Eleven durum wheat (Triticum durum Desf.) genotypes were screened to select for drought-tolerance under in vitro immature embryos culture. Drought stress is induced by using five PEG concentrations (0, 200, 270, 295 and 310 g/l of PEG 6000). Results showed, for all studied traits, significant differences among PEG treatments and genotypes. In fact, increasing PEG concentration decreases relative growth rate, callus water content, relative water content, in vitro tolerance and relative tolerance. Biplot analysis indicated that the first two PCs (principal components 1 and 2) explain 70.5 % and showed that Karim, Mahmoudi and Om Rabiaa are respectively the most drought tolerant varieties tested, however, Ben Bechir, Maghrbi and Nasr were the most sensitive.

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Genomic scan in durum wheat reveals regions controlling adaptation to the heat-prone conditions of the Senegal River

BGRI 2018 Poster Abstract
Amadou Tidiane Sall ICARDA
Filippo,Bassi, Rodomiro, Ortiz, Ibrahima, Ndoye, AbdelKarim, Filali-Maltouf, Bouchra, Belkadi, Miloudi, Nachit, Michel, Baum, Hafssa, Kabbaj, Habibou, Gueye, Madiama, Cisse, , , , , , , , , ,

Wheat is a major food crop in West Africa, but its production is significantly affected by severe heat. Unfortunately, these types of high temperatures are also becoming frequent in other regions where wheat is commonly grown. In an attempt to improve durum wheat tolerance to heat, a collection of 287 elite breeding lines, including several from both ICARDA and CIMMYT, was assessed for response to heat stress in two irrigated sites along the Senegal River: Fanaye, Senegal and Kaedi, Mauritania during 2014-2015, and 2015-2016 winter seasons. The maximum recorded grain yield was 5t ha-1, which was achieved after just 90 days from sowing to harvesting. Phenological traits (heading, maturity and grain filling period) and yield components (1000-kernel weight, spike density and biomass) had also large phenotypic variation and a significant effect on grain yield performance. This panel was genotyped by 35K Axiom to generate 8,173 polymorphic SNPs. Genomic scans identified a total of 34 significant association between single nucleotide polymorphisms (SNPs) and traits across the four environments, including 15 related to phenological adaptation, 12 controlling grain yield components, and seven linked to grain yield per se. The identification of these genomic regions can now be used to design targeted crosses to pyramid heat tolerance quantitative trait loci (QTL), while the SNPs underlying these QTL can be deployed to accelerate selection process facilitated by DNA-aided breeding.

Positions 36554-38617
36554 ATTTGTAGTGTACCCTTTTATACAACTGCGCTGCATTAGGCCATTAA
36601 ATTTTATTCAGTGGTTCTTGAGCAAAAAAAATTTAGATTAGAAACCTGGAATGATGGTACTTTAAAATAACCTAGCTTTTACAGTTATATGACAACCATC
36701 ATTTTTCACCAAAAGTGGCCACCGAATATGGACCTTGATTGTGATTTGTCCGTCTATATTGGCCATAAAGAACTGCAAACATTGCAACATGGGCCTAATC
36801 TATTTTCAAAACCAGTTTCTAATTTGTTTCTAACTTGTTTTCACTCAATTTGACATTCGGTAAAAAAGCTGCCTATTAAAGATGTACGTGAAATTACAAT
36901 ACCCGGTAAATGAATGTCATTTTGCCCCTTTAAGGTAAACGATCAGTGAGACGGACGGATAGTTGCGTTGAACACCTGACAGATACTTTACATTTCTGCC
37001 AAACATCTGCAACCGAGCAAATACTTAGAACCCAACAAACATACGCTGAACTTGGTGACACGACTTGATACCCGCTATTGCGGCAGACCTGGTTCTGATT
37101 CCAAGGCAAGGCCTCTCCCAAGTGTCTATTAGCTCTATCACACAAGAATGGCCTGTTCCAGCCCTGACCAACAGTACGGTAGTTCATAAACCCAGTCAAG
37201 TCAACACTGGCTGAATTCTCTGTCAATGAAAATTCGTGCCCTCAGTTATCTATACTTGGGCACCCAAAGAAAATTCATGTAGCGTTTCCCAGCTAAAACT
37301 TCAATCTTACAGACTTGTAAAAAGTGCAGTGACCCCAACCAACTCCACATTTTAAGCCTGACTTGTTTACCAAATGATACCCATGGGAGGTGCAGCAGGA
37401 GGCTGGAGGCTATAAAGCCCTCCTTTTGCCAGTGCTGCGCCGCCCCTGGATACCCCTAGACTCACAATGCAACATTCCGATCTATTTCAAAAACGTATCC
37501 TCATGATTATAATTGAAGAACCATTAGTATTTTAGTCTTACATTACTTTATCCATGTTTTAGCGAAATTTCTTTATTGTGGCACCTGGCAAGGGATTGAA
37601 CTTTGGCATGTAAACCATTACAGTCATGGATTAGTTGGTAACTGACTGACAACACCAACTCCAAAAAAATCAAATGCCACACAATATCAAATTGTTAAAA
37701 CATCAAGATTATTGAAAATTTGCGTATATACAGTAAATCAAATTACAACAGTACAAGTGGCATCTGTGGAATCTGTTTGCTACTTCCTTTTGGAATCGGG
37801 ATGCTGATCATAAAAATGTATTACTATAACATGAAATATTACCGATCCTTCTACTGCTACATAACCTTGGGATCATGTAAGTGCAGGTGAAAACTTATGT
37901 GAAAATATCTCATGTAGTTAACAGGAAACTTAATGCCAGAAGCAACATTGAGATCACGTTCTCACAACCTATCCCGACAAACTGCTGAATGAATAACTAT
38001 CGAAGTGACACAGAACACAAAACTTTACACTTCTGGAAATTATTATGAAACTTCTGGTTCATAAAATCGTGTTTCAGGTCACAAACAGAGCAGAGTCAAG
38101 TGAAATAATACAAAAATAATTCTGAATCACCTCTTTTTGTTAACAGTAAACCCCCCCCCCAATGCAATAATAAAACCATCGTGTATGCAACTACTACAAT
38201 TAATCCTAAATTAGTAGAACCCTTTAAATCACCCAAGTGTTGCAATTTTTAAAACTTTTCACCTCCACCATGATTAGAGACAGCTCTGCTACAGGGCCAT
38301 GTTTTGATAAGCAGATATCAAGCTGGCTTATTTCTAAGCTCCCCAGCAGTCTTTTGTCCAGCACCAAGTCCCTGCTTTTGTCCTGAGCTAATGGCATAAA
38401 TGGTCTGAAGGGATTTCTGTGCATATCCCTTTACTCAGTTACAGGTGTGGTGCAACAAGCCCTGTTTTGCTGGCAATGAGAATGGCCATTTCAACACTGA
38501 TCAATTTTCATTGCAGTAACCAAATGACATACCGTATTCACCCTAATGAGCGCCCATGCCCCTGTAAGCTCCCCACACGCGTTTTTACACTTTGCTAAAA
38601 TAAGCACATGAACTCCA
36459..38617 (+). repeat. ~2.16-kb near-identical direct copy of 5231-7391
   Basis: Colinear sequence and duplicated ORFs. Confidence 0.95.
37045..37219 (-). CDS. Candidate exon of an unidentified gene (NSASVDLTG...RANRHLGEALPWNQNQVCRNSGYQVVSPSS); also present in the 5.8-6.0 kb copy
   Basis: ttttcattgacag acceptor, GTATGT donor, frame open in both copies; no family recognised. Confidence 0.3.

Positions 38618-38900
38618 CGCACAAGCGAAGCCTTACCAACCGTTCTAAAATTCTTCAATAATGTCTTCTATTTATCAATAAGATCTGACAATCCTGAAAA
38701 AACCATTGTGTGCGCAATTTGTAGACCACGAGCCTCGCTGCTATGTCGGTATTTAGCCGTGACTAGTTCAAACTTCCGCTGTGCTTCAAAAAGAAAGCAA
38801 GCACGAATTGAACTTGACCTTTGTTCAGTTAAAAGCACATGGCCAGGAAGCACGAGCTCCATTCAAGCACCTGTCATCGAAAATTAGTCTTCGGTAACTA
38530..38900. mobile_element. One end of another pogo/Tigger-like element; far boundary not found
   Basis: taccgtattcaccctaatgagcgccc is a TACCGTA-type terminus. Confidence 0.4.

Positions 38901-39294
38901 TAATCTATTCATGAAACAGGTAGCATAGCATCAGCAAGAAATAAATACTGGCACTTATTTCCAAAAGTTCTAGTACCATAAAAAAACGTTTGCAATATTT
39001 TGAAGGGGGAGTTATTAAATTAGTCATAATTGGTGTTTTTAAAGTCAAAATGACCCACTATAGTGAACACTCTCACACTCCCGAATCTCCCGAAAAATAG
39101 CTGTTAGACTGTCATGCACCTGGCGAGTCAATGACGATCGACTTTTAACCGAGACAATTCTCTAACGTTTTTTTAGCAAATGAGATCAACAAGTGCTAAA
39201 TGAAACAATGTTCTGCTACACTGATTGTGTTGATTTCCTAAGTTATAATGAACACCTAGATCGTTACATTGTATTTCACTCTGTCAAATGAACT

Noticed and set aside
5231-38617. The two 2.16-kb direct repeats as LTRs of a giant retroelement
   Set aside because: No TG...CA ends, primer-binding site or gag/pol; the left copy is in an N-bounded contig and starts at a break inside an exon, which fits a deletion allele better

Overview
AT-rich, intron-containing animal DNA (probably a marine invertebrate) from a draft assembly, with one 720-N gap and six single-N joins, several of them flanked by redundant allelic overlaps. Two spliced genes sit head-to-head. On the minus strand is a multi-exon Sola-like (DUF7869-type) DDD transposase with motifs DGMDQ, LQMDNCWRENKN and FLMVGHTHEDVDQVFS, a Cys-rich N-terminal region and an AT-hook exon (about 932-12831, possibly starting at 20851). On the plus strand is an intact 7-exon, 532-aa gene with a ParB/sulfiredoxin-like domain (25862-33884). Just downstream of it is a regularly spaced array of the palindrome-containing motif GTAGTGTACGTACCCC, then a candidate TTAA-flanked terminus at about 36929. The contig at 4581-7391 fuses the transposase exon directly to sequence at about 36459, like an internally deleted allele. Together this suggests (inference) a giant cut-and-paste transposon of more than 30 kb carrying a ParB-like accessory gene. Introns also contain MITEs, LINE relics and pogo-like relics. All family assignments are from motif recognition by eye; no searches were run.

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Mining sources of resistance to stripe rust in bread and durum wheat landraces from ICARDA genebank collection

BGRI 2018 Poster Abstract
Kumarse Nazari Turkey-ICARDA Regional Cereal Rust Research Center (RCRRC), ICARDA, Menemen, Izmir, Turkey
Muhammad Massub Tehseen, Ezgi Kurtulus, Maha Al Ahmed, Ahmed Amri, Mariana Yazbek, Ali Shehadeh

In 2016 the bread wheat (BW) and durum wheat (DW) landrace accessions were evaluated against PstS2 and in 2017 against a mixture of PstS2 and warrior race in field inoculations at Izmir precision stripe rust phenotyping platform. Inoculation was carried out three times during seedling, tillering and booting stages using mixture of fresh spore and talcum powder. Adult-plant responses of tested accessions were recorded according to 0-9 scale once the flag leaf of the susceptible cultivar became fully susceptible. During 2016, out of 3319 BW accessions, 1135 (36%), 871 (28%) and 1133 (36%) were found resistant (1-3 scale), moderately resistant (4-6), and susceptible (7-9) to PstS2, respectively. Amongst the resistant accessions in 2016, 1043 (33%) remained resistant while 786 (25%) showed moderate resistant and 1310 (42%) became susceptible. In 2017, 43% of moderately resistant accessions showed susceptibility to warrior race and 57% remained resistant to moderately resistant. Within the susceptible accessions to PstS2 race in 2016, 22% showed resistance to the warrior race and the remaining were susceptible. In case of DW in 2016, 76% (553) of the accessions were resistant to PstS2, 23% (163) were moderately resistant and only 1% (7) were found susceptible. In 2017, 329 (46%) of the resistant accessions were found resistant, whereas 289 (40%) and 105 (15%) showed moderately resistance and susceptible reaction to Warrior race, respectively. The present data indicated that BW landraces were generally more susceptible to stripe rust than DWs. Susceptibility of both BW and DW accessions to Warrior race indicated that most likely some of the uncharacterized resistance genes which conferred resistance to PstS2 were ineffective against the warrior race. Sources of resistance to both races were identified in both BW and DW. Genetic architecture of identified sources of resistance in present study requires further investigations.